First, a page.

Next month, the Washington Redskins will fly to a state with a governor who has called their mascot racist, drive to a university with a president who wants their moniker changed, arrive at a stadium built with the help of a multimillion-dollar tribal donation and be greeted with what organizers hope is the biggest-
ever protest of the team’s name.
Minnesota Native American leaders, student organizations and other activists have been preparing for weeks to stage demonstrations outside the University of Minnesota’s TCF Bank Stadium, where the Redskins will play the Minnesota Vikings on Nov. 2. Organizers say Native Americans from at least seven states intend to join.
The game will probably draw even more attention after Native Americans on both sides of the issue made public appearances at Sunday’s game in Arizona. Before kickoff, more than 100 protesters marched outside the stadium as, not far away, a pregame party was held for Native Americans who support the Redskins. The team tweeted a photo of a Zuni family dressed in Redskins gear, and, during the game, Navajo Nation President Ben Shelly was shown on TV wearing a Redskins cap as he sat next to team owner Daniel Snyder.
Snyder has vowed to keep the name, which he contends honors Native Americans. The team has cited polls showing that a majority of Americans — and even a majority of Native Americans in one 10-year-old survey — do not find the team name offensive.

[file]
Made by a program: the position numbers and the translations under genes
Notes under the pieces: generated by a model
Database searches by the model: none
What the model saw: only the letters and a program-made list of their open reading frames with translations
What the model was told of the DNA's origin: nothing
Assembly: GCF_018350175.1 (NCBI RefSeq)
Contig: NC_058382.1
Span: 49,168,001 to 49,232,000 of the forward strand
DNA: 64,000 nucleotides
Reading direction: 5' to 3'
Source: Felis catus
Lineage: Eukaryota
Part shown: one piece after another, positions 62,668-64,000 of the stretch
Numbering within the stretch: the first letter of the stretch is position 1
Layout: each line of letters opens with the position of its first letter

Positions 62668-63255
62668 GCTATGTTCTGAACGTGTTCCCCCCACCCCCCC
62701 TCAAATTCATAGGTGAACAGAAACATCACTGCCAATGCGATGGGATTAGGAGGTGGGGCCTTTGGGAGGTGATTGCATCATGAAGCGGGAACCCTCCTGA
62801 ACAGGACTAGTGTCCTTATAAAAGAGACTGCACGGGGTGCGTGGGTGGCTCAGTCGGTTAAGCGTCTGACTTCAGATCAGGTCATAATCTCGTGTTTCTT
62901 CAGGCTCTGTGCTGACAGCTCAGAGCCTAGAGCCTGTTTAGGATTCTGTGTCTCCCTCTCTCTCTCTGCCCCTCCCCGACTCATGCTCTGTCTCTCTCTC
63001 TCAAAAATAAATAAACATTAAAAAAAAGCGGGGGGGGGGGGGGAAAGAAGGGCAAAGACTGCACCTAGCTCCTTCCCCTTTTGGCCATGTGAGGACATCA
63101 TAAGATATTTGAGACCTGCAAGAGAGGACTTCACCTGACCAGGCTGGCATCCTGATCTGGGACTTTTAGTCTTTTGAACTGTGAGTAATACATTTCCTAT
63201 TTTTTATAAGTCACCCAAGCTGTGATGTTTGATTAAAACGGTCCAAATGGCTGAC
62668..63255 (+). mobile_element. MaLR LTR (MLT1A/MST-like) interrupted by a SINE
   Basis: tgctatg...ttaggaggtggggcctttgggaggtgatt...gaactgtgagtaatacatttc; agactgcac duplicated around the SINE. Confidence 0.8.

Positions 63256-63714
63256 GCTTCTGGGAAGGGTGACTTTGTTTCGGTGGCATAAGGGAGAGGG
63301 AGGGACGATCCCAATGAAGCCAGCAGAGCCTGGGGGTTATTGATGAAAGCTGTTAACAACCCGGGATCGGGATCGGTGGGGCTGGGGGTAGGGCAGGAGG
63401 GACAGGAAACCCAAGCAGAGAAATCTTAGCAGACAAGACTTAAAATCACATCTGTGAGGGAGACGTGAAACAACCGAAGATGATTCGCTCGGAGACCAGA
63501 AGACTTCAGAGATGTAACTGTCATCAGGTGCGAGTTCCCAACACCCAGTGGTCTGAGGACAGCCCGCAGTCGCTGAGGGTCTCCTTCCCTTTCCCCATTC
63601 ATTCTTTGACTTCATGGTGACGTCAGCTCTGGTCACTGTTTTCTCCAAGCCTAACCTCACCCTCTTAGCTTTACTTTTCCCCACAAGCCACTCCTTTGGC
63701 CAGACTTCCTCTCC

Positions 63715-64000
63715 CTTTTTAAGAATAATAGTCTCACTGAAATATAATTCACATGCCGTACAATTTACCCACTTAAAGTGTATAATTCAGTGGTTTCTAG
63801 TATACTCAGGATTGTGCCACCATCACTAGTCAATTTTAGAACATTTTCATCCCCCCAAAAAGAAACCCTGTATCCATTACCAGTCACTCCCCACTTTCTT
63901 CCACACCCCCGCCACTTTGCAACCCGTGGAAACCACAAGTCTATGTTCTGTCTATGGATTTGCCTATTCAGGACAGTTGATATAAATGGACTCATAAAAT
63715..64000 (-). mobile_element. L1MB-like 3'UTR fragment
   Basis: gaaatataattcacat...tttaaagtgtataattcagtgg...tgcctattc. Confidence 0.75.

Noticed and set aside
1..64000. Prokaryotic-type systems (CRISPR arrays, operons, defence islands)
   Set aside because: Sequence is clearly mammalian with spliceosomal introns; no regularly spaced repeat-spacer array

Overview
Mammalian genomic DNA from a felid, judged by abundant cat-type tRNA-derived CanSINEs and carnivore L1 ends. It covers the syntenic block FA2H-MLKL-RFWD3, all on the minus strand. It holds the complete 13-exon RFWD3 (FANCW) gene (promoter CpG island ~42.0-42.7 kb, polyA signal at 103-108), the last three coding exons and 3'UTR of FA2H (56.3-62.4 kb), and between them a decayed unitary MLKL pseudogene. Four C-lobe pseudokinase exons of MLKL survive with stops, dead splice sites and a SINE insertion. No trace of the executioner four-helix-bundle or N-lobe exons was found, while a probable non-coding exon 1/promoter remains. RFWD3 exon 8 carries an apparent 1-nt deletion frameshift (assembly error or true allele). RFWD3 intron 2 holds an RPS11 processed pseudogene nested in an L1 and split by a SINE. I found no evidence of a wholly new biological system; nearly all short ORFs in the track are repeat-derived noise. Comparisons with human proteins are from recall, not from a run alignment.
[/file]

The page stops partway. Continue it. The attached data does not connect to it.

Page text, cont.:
Opponents of the name hope the Nov. 2 protest will be much louder. Two months after the university asked the Vikings to limit use of the Washington team name in game-day materials and on public address announcements, a Vikings spokesman last week said that the team still has not decided whether it will agree to the requests.
School officials insist they can’t dictate behavior to the Vikings organization, which is paying the university $300,000 a game to use the stadium while its new facility in Minneapolis is being built. But Rep. Betty McCollum (D-Minn.) and other stakeholders argue that the university could apply more pressure to the team if it wanted to, pointing to aspects of the facility-use agreement they say would be violated if the team name is used on game day.
Protests at the team’s games are not uncommon, but an unprecedented confluence of timing, location and personalities has made the buildup to next month’s contest in Minnesota unlike any other.
“This issue, this rally, is going to be shown all over the world,” promised David Glass, president of the National Coalition Against Racism in Sports and Media, which is based in Minneapolis.
Glass said he and his colleagues have talked to the Vikings about Native Americans singing the national anthem before the game and being involved in the halftime show. More than 100,000 Native Americans live in Minnesota.
Vikings spokesman Lester Bagley acknowledged the discussion but said nothing has been decided. He also said the Vikings will continue to talk to university officials about the requests.
“While we take this issue seriously — it’s a significant issue in our state and our community, and we’re sensitive to the concerns raised — we’re also obligated to market the game,” Bagley said.
Last November, when the Vikings hosted the Redskins for the first time since 2007 at their former stadium, more than 700 people protested outside.